In the course of preparing for this week’s Parsha of the Week class, I came across this article that does a wonderful job of explaining the concept of a “chok”.

“Still Waters”

by Janet Madden, PhD

How ironic it is that a chuk, which in Biblical Hebrew means a “statute” or “decree” for which no reason is given, means, in Modern Hebrew, “a conundrum.” This shift in meaning provides a commentary on the struggle between authority and autonomy, of our modern difficulty in simply accepting what we are incapable of comprehending.

The shoresh of chuk is intriguing: chet. vav. kuf means both to fix limits and to encircle or embrace. And Parshat Chukat is saturated with images of watery limitations and encirclings. 

Chukat begins with the exposition of mei niddah, the waters of the red heifer, and the laws of ritual purity and defilement concerning death. Its most dramatic episode concerns mei merivah, the waters of dispute, when God decrees that Moses and Aaron will not enter the Land because in his attempt to bring forth water, Moses strikes the rock instead of speaking to it as God commands.

And Parshat Chukat also records the death of Miriam, whose life has been consistently entwined with images of water–as she watches over her baby brother Moses floating in the Nile, as she leads the Israelite women as they dance and sing the Song of the Sea, and as the people are sustained in the wilderness through Miriam’s Well.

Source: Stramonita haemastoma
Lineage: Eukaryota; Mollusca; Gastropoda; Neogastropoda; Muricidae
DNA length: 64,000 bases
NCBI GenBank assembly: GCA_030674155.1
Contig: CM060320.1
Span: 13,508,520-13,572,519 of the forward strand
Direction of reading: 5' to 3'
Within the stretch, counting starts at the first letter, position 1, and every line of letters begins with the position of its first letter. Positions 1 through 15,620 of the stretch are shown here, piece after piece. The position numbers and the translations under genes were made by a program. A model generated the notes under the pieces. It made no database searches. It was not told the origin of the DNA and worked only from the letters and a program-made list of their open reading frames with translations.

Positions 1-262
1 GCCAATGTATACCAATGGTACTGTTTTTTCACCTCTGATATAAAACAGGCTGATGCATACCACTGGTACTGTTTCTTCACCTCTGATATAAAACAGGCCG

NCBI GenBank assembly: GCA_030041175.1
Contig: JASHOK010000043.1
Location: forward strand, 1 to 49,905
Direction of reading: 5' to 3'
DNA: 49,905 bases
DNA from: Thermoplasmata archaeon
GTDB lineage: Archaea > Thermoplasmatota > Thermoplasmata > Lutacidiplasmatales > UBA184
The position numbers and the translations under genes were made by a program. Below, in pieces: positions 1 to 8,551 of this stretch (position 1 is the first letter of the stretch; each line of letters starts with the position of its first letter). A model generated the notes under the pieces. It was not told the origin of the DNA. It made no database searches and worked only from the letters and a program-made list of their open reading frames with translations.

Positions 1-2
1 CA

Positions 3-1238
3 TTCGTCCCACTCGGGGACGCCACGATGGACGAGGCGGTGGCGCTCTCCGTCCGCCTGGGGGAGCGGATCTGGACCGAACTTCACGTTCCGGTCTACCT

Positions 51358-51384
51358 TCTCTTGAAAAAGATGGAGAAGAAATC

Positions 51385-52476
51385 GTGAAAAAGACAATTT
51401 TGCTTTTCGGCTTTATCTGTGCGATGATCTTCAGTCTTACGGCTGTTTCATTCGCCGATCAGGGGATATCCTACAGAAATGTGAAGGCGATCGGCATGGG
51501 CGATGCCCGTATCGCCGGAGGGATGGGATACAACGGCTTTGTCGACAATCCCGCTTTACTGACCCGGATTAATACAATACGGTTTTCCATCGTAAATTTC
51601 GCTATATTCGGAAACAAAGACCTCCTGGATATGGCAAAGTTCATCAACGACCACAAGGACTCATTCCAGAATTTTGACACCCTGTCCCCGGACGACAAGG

Wells figure prominently throughout the Torah. Sources of life-giving water, literally and symbolically serving as focal points, wells connote Divine blessings. One well, though, created by God at twilight on the sixth day of Creation, possesses uniquely symbolic depths. According to legend, this miraculous well is given by God to Abraham and passes to Hagar and Ishmael when they are cast out into the wilderness. Lost during the Egyptian enslavement, this well, which is called “Miriam’s Well” in recognition of Miriam’s merit, reappears at the moment of greatest need. For forty years, it sustains the wandering people with the revivifying water of life–mayyim chayyim.

The miracle of Miriam’s Well is that it is not static, that its waters enliven both the well itself and B’nei Israel. Numbers Rabbah tells us that Miriam’s Well takes the shape of a beehive-shaped rock that rolls along as the people travel. After the Mishkan is set up, the Well appears when the leaders stand upon the rock and say “Rise Up O Well!”–the same words that the people sing to the Well after Miriam’s death. But Miriam’s death precipitates a crisis. With her demise, there is no more water.

In the section of Parshat Chukat that follows Miriam’s death, God instructs Moses how to access water, and thus come both a new chuk and a narrative that goes beyond the limits of the story of Miriam’s Well. But although the Well apparently disappears, the water of life in fact continues to flow in a new form– the Torah, our encircling text.

According to Samson Rafael Hirsch, embedded in the word be’er, well, is the notion of clarification, of the movement from darkness to light. And as from the depths of a well come waters that sustain and renew, so in Jewish tradition “well” becomes a metaphor for the Torah, an expression of how its ever-flowing wisdom and instruction sustain the Jewish people.

When we acknowledge that God is the Wellspring of all that is, we connect our understanding of God to our experience of life-giving deep, still well-water. It is an understanding that is necessarily limited by our human inability to comprehend the Divine. But when we immerse ourselves in the study of Torah, the bedrock of Judaism, we plunge into the infinite possibilities that enable us to be constantly refreshed and renewed, to gain more and greater clarity, and to join in the life-enriching and life-sustaining flow from darkness to light.